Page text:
One interesting thing I did discover about The Essence power cords is that they seemed to like solid-state equipment, in my case the SimAudio P-5/W-5 preamp/power amp combo, even more than the tubed gear. Without letting too much out of the bag for my future review of the SimAudio gear, the characteristics of the power cords that I mention above remain intact, but the SimAudio gear seems to take to them very well, especially the slight sweetening of tone. The SimAudio gear can sound a bit cool, but the ESP power cords filled them out some and deepened their soundstage, perhaps because of the low noise floor. I also noticed that the W-5s bass had more bloom, which could be construed as a very slight loosening of the amps tight grip on the bottom end -- not a bad thing in this case. If you own SimAudio electronics, I would strongly suggest borrowing a pair of The Essence power cords to use along with it. The combination sounded synergistic to my ears.
In comparison to my reference JPS Labs, API and Audio Magic cords, the EPS power products retain the strengths I talk about above. However, my reference cords have their merits too, many of which overlap with those of the ESP products. The JPS Power AC, for example, let all amps used with it display noticeably greater bass heft and perhaps even a smidgen more extension too. The Power AC doesnt present as quiet a background as The Essence cord, but neither does it seem in any way additive in this regard when I put it back in my system. The JPS Labs Digital AC is easily the equal of The Essence when it comes to reducing noise from digital equipment, but it does have one problem that the ESP cord doesnt: I can use only one of the Digital AC cords in my system before I hear a reduction in dynamics. Luckily, one sounds just right to my ears, and I can say that it worked very well along with an ESP cord on my transport. Finally, the API Power Link cords are splendid for their price and, like The Essence, are good all-around performers. However, the ESP power cord has a more suave presentation, perhaps due to its combination of slightly sweeter tonality and enhanced drive. I really like the API power cords for their reasonable price, but if the ESP power cords are within your budget, you should try them.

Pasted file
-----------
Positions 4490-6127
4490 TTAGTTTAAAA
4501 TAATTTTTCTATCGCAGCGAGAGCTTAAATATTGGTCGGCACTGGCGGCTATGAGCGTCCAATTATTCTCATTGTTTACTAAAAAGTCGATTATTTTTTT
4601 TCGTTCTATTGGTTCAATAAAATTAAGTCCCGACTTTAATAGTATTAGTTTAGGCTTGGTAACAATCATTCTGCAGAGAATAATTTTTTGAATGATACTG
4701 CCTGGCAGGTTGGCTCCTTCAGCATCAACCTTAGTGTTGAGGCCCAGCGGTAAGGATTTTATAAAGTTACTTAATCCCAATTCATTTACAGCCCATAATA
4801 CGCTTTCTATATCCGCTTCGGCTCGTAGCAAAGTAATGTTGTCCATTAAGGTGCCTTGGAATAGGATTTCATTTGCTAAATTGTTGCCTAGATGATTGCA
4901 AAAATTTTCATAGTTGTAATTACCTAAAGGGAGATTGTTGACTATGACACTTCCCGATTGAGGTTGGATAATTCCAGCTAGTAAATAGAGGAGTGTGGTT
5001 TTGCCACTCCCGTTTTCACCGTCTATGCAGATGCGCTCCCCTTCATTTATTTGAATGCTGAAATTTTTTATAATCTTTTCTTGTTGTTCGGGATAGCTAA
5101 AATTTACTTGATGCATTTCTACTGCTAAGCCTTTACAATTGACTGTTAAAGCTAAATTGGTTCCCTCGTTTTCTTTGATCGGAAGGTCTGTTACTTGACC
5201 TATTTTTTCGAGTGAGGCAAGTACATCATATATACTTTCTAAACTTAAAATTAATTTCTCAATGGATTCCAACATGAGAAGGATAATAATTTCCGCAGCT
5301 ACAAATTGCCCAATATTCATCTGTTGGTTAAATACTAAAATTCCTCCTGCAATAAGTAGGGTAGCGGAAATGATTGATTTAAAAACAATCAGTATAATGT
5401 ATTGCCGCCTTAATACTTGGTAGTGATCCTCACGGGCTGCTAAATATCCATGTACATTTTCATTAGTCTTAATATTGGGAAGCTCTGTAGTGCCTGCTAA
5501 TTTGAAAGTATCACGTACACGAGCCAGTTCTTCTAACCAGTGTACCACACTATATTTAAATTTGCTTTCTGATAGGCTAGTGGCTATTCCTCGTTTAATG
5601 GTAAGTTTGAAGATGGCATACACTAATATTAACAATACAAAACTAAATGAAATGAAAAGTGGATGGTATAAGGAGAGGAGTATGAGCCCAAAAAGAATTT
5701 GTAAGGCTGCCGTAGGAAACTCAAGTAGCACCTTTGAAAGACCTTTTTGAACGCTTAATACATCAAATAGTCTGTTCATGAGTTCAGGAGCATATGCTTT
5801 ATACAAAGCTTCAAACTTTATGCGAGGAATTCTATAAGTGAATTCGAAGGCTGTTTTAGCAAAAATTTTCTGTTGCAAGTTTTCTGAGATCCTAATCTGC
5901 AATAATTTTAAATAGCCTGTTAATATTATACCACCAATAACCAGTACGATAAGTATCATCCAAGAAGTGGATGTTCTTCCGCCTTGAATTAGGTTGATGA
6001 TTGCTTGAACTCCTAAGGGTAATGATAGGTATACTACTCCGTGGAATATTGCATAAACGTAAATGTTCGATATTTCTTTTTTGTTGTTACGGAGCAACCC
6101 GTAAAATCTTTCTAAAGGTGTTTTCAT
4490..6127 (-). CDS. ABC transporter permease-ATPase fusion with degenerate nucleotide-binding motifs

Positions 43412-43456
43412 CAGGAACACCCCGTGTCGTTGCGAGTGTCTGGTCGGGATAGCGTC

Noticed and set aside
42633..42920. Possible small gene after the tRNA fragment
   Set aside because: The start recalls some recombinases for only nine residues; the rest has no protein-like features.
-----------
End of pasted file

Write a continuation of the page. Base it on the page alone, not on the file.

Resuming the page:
Reading my mind
Essential Sound Products The Essence power cords and Power Distributors were a success in my system, making the music sound graceful and able to soar at the same time. The power cords they replaced for this review are very fine too and have strengths that the ESP cords cant match, but as a system, The Essence power cords and Power Distributor, all $4900+ of them, were a treat to use. I especially liked the way the products dropped the noise floor and cranked up the punch, and they did this with every piece of equipment I tried them with, doing their best work with the solid-state gear I had on hand, but also doing their thing with tubes.
The Essence power cords are not cheap overall, but they now seem so given the escalating prices of power cords these days. The price of the Power Distributor could buy you many models of line conditioner, including the highly touted PS Audio Power Plant. I cant comment on which I would buy given that I havent used power conditioning for such a long time. I will say that the Power Plant intrigues me, but the ESP Power Distributor worked well in my system, especially with an entire set of the power cords. It also accommodates eight components of varying power needs.
The wares of Essential Sound Products may seem like old hat because they've been around for so long, but maybe theyve been around so long because they work, which they did in rousing fashion in my system. I recommend you listen to a few of The Essence power cords, and throw in a Power Distributor too if your budget will permit. You may lose the will to look any further.